If outdoor cooking is more appealing, Steven Raichlen - author, television host, cooking teacher and journalist - has covered all the bases in "The Barbecue Bible" (Workman Publications). Raichlen gives instructions on the expected - ribs, roasts, chops and kebabs - as well as the unexpected: desserts by fire.
OK, technically, brewing isn't cooking, but the book is stocked in the same section of the book store. Charlie Papazian has produced the third edition of "The Complete Joy of Homebrewing" (Harper Collins), that covers the basics (malt, hops, yeast and water), includes a glossary, troubleshooting tips and a resource guide. A master brewer and founder-president of the American Homebrewer's Association and Association of Brewers, Papazian provides intermediate and advanced techniques in later chapters, following his 10 easy lessons for beginning brewers.
Richard Gianfrancesco covers the fine points of roots and tubers, leafy crops, edible flowers and tree fruits in "How to Grow Food" (Firefly Books). His step-by-step guide offers gardening techniques that will work in window boxes or big backyards.
"Rodale's Ultimate Encyclopedia of Organic Gardening" (Rodale Press)
in its newly revised and updated version celebrating 50 years in print, is edited by Farn Marshall Bradley, Barbara W. Ellis and Ellen Phillips. It offers information on organic pest control, fertilizer products and trends in garden design, all with an eye toward being environmentally friendly.
Baking, carpentry, crafts, organic gardening, perserving the harvest and raising animals are topics included in "Self-Sufficiency," (Skyhorse Publishing), a book edited by Abigail R. Gehring. Gehring, who was home-schooled, has lived a life of self-sufficiency since her childhood in Vermont. Her book includes information on canning and preserving, butchering, carding and spinning wool, and creating hammocks.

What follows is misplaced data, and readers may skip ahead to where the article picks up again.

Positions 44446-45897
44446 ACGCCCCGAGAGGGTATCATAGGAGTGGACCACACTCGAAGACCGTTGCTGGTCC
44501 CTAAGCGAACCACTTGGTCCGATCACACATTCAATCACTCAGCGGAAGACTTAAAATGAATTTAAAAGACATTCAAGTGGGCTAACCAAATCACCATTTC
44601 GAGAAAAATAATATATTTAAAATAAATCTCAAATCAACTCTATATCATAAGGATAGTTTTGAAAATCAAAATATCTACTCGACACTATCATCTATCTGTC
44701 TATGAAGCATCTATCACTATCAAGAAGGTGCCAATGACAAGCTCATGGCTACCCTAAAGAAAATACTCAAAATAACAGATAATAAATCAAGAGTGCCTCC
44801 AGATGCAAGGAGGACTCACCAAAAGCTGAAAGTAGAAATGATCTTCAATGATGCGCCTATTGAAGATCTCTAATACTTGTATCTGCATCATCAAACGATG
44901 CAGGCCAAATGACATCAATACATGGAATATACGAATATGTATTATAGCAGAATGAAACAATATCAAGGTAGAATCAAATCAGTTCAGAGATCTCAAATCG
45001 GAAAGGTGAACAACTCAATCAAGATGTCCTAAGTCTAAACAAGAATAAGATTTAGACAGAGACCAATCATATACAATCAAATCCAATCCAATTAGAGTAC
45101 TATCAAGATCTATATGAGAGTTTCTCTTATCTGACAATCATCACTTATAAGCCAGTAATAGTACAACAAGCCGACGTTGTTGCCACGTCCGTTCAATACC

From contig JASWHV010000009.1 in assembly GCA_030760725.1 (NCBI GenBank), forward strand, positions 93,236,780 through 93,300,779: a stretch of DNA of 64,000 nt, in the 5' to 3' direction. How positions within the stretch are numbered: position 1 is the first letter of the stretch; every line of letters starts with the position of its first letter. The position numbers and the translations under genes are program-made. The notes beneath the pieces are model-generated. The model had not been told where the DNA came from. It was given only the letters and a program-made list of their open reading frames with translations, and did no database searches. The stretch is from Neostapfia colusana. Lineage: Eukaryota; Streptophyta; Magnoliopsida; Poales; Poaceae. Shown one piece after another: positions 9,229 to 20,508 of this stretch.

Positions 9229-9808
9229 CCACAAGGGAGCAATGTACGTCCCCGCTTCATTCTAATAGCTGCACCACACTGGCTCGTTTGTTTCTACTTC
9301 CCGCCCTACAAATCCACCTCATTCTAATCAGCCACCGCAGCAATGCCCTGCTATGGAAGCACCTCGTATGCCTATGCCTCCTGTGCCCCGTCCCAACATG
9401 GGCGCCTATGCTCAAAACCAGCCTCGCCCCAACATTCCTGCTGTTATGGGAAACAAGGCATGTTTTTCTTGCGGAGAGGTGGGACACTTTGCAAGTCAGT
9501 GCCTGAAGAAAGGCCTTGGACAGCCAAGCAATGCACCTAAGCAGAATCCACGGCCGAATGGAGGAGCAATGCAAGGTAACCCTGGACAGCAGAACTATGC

"Chickens in Your Backyard" (Rodale Organic Gardening Book), a beginner's guide by Rick and Gail Luttmann, was produced by the authors who were disappointed in their search for a similar book when they became poultry owners. The book covers housing, starting a flock, feeding and butchering.
Jane Bull encourages kids to "Make It!" (DK Books) in a book where she shows children how to recycle paper, plastic, fabric and metal. Projects in her book include junk mail mache, foil dish mobiles and old-pants-turned-glam bags.
"One of the consistent things about us humans is that we want our necessities to also be beautiful," says author Gil Gilpatrick in "Building Wooden Snowshoes and Snowshoe Furniture" (Fox Chapel Publishing). Gilpatrick explains how to create frames, lacings and bindings. Using the same basic techniques, he creates end tables, rockers and clocks as well.
"Wood Finishing 101: The Step-by-Step Guide" (Popular Woodworking Books) gives author Bob Flexner a chance to offer a book for the absolute novice. Flexner, who has penned long-running columns in "Woodshop News" and "Popular Woodworking Magazine," explains how to apply the most common stains and finishes with lots of photos to guide the process.
Contact Barbara Wallace Hughes at (515) 573-2121 or firstname.lastname@example.org